By: Lori Widmer
You wake up, get that cup of caffeine, go through your morning ritual, then work through your daily ritual of writing. Marketing? Yea, that doesn’t happen because you’re busy. Yet if you have fifteen minutes to play Facebook games, you have plenty of time to locate new clients and more projects.
Just fifteen minutes – that’s less time than it takes to run to the bank, get your mother off the phone, eat lunch, or exercise. With such a minimal investment in your career, why wouldn’t you make time for it?
Here are just a few ways in which you can spend that fifteen minutes:
Send a letter of introduction.
There’s at least one client you’ve always wanted to work with, right? That Holy Grail client, the one you think of as unattainable, is the first one your introduction should go to. Spend fifteen minutes writing a four-paragraph note.
The first tells that client why you’re writing – to inquire about using you for freelance writing/editing project. The second is your background (briefly—and make it relevant to that client’s business when you can). The third mentions something specific about that client’s business, website, communications, whatever. The fourth asks for the job.
Fifteen minutes later, you have the bones of some ongoing communications.
Find potential clients on Twitter and LinkedIn.
You’re spending time there anyway. Why not put that time to the best use? Use hash tags (#) in Twitter to find clients in your area of expertise. Join LinkedIn groups where those clients hang out.
Use something like a 15/2 rule – for every 15 messages you send, only two should be promotional. The rest should be interacting, retweeting others’ good news, and getting to know your potential clients.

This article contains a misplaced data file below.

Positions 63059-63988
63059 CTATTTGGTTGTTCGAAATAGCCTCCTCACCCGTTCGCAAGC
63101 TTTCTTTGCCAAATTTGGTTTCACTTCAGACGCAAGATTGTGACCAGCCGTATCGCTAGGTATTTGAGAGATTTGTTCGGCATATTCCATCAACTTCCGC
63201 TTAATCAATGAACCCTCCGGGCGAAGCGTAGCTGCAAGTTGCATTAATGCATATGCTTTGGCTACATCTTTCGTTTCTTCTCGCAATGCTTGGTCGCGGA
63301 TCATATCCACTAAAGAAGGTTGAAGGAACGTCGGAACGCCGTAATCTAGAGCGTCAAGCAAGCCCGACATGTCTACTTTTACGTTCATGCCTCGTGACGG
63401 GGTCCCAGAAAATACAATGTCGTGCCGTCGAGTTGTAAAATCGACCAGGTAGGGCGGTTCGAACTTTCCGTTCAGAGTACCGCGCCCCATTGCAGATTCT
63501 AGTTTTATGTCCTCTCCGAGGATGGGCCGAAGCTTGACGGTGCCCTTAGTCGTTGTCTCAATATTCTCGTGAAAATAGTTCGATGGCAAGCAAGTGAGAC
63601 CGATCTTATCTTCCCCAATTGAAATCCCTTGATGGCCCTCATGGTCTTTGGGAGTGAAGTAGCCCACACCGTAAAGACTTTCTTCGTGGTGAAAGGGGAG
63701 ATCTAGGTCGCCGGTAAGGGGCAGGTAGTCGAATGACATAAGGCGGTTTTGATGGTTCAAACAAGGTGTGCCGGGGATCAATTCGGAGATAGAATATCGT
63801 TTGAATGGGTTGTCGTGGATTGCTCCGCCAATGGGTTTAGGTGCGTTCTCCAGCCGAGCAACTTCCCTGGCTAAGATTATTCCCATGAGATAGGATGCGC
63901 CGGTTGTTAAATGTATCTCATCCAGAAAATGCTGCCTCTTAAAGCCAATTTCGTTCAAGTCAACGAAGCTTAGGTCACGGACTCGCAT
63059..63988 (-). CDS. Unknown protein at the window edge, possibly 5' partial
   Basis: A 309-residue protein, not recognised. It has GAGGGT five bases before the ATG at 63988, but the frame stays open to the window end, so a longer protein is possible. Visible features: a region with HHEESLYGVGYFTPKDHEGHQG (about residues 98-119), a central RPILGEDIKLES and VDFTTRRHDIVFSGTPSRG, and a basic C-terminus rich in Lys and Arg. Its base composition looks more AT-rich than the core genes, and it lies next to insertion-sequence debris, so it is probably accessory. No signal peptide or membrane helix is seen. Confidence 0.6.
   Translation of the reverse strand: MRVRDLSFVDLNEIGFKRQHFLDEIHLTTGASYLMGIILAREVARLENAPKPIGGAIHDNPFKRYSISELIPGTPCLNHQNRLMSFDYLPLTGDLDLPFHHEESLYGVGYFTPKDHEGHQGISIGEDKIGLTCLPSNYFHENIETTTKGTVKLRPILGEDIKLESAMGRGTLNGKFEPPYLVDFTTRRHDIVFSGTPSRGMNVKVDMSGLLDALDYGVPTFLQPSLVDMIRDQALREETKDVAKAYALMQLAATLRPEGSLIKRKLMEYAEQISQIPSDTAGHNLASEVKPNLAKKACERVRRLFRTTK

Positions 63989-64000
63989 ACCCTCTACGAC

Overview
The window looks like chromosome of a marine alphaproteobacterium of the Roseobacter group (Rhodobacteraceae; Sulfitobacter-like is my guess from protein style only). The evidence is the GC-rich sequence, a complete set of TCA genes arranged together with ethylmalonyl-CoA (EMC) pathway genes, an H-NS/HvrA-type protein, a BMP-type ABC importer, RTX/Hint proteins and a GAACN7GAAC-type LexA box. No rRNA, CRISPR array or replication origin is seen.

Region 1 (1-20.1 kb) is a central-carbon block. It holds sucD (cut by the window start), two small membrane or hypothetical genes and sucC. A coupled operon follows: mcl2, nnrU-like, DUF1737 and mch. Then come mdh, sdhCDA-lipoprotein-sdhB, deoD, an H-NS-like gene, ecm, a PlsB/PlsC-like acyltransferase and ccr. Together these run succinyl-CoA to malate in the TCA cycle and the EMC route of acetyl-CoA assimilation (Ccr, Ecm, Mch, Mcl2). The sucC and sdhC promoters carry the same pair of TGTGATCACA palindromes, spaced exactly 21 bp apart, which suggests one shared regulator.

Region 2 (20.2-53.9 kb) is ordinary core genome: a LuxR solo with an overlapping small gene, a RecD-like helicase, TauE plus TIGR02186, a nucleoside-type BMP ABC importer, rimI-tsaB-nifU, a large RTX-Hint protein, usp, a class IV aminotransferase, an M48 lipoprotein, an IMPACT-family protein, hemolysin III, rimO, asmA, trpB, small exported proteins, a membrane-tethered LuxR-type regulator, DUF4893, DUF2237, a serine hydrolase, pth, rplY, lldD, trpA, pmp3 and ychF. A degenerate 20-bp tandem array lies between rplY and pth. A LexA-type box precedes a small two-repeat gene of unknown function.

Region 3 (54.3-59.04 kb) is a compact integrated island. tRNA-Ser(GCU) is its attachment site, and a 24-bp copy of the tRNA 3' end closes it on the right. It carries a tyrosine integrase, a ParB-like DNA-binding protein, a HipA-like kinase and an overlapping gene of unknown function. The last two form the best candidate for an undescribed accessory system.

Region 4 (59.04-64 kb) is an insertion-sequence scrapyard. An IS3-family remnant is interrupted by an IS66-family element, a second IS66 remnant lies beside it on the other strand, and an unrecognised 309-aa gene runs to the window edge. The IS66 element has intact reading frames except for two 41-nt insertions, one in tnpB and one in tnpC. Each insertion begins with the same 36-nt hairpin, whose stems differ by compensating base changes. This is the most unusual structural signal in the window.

Follow up on your most recent sales.
This takes less time – five minutes perhaps. Go back to those clients whose invoices were just sent and ask if there was anything else you can help with. You might even suggest projects, such as “Have you ever considered a blog to get the word out to your customers?”
Send a “thank you” note.
If you’ve finished a client’s project within the last month, mail them a handwritten thank-you note. Have your business anniversary coming up? Send a thank-you note to your regular clients and those with whom you’d like to work regularly. If you want to increase business, include a one-time discount in that note.
Add a signature line to your email.
How simple is this, yet how many of us include even the most basic contact information? Create a signature and add your slogan to it. One company I work with has their slogan as part of their email signature: “Enhancing your brand from every angle.”
How would you spend your fifteen minutes of marketing?
About the Author
Lori Widmer is a veteran writer and editor with over 15 years of experience in business and corporate writing. Her e-book, Marketing 365, is available at Smashwords. She blogs daily at Words on the Page.